Publisher's note: This post appears here courtesy of the Carolina Journal, and written by Jordan Roberts.
What comes to mind when you think of the term "health care delivery?" Most people probably think of entities like doctors' offices, insurers, hospitals, and pharmacies. These are the most common ways in which people access the health care system, as this has been the status quo in health care for some time. But health care delivery is changing, and regulations often stand in the way.
In any given sector of the American economy, there will be natural innovations that stoke hesitation and fear in people's minds. We have seen examples of this throughout history - trains, the telephone, TV, and the internet all scared people upon their creation. Now they're engrained in our lives. I see some similarities in the way innovators are changing health care now. Skeptics may be hindering innovation with an insistence on regulation.
Consider telemedicine. If you told someone from the year 2000 they would be able to access a doctor for diagnosis and treatment through a video conference on a smartphone, they probably couldn't imagine this. But now this is more common, and telemedicine usage is on the rise. A 2018 report in JAMA
found telemedicine visits grew by 52% annually from 2005 to 2014, and increased by 261% from 2015 to 2017. Some are skeptical of this practice, but telemedicine has the potential to supplement the traditional delivery of care by connecting patients to physicians all around the country in real-time. Yet telemedicine licensing laws restrict a patient from only seeing a physician who's licensed in their state. Knocking down the artificial state barriers to accessing physicians through telemedicine will bolster access for patients across the country.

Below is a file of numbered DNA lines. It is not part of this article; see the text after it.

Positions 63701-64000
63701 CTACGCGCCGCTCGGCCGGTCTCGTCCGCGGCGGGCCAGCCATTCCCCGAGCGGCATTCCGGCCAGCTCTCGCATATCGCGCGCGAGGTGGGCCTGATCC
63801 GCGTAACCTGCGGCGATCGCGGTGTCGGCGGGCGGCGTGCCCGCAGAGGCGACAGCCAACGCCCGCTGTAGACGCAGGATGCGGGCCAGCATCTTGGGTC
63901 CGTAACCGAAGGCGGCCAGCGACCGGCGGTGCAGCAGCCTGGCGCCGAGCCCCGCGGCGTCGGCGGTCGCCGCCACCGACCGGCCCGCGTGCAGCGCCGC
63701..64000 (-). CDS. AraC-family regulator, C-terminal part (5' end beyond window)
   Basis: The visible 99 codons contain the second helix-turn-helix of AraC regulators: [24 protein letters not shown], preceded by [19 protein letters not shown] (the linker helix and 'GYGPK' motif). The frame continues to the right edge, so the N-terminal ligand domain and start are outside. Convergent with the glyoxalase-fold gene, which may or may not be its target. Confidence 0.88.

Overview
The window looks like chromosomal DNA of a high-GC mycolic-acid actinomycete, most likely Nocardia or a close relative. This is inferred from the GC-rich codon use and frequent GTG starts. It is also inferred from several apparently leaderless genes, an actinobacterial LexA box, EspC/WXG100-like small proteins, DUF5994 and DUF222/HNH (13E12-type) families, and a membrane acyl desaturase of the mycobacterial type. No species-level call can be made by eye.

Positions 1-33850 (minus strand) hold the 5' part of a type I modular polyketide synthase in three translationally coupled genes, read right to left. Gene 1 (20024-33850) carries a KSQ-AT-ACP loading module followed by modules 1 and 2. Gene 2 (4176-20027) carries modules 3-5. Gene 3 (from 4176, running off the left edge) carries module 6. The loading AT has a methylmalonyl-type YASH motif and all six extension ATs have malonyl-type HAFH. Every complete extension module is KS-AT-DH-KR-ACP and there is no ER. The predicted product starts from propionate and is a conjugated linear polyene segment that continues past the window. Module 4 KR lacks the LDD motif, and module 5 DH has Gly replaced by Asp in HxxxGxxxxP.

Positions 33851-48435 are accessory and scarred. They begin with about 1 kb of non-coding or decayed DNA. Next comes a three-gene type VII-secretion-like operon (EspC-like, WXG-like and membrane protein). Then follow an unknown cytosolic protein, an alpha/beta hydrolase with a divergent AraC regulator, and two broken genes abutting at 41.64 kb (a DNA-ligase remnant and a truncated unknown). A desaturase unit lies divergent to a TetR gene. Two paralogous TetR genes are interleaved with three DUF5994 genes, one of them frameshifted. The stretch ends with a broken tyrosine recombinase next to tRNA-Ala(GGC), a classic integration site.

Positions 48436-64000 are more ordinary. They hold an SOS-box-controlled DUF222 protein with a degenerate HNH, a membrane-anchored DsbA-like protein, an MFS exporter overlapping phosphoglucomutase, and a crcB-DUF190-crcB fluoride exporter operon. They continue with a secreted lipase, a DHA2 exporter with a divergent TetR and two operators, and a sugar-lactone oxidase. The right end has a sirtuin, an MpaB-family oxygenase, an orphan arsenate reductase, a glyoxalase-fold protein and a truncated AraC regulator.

Primary care is another area in which the delivery of health care is changing. America suffers from declining numbers of physicians who choose to enter primary care. Furthermore, many Americans live in a medical desert, where there aren't enough primary care doctors. Nurse practitioners are helping fill this void. According to a recently published study in Health Affairs
, the nurse practitioner workforce grew from 91,000 in 2010, to 190,000 in 2017. Yet 12 states, including North Carolina, impose strict supervisory requirements on how a nurse practitioner can practice. Freeing nurse practitioners and other advanced practice registered nurses from these unnecessary regulations would grant them the opportunity to practice where they want, including in more rural areas that desperately need extra personnel.
Another example of where health delivery is changing is the rise in outpatient surgery centers. Traditionally, any major procedure that could not be performed in a primary care setting would have to be done in a hospital. Hospitals have become some of the most expensive facilities to receive care. Given this trend and advances in medicine, many surgeries that could traditionally have required an inpatient stay can be done in a much cheaper outpatient facility, such as an ambulatory surgery center. These facilities have grown in number in recent years. According to a report from industry group Bain and Co., ASCs performed more than half of all outpatient surgeries in 2017, up from just 32% in 2005. Furthermore, research shows the ASC market will grow 6% to 7% annually through 2021. However, many states, like North Carolina, still require permission from the government to build a new ASC through the certificate of need programs. Removing these requirements on ASCs will give patients, and insurers, access to much lower cost surgery centers.
The point of this is to say health care regulations may be harming natural medical innovation. Just like in other sectors of the economy, innovators are creating new ways to meet demand. But this isn't innovation for innovation sake. These are attempts by private actors to solve complex problems within our health care system that can drastically lower costs, extend access, and improve health. But these innovators are often hamstrung in how they can practice medicine because of restrictive regulations.
There are severe shortfalls in the current structure of the American health care system that makes it expensive and difficult to use. Allowing private innovators, free from burdensome regulations, to create new solutions in the American health care system will be the way to a better future.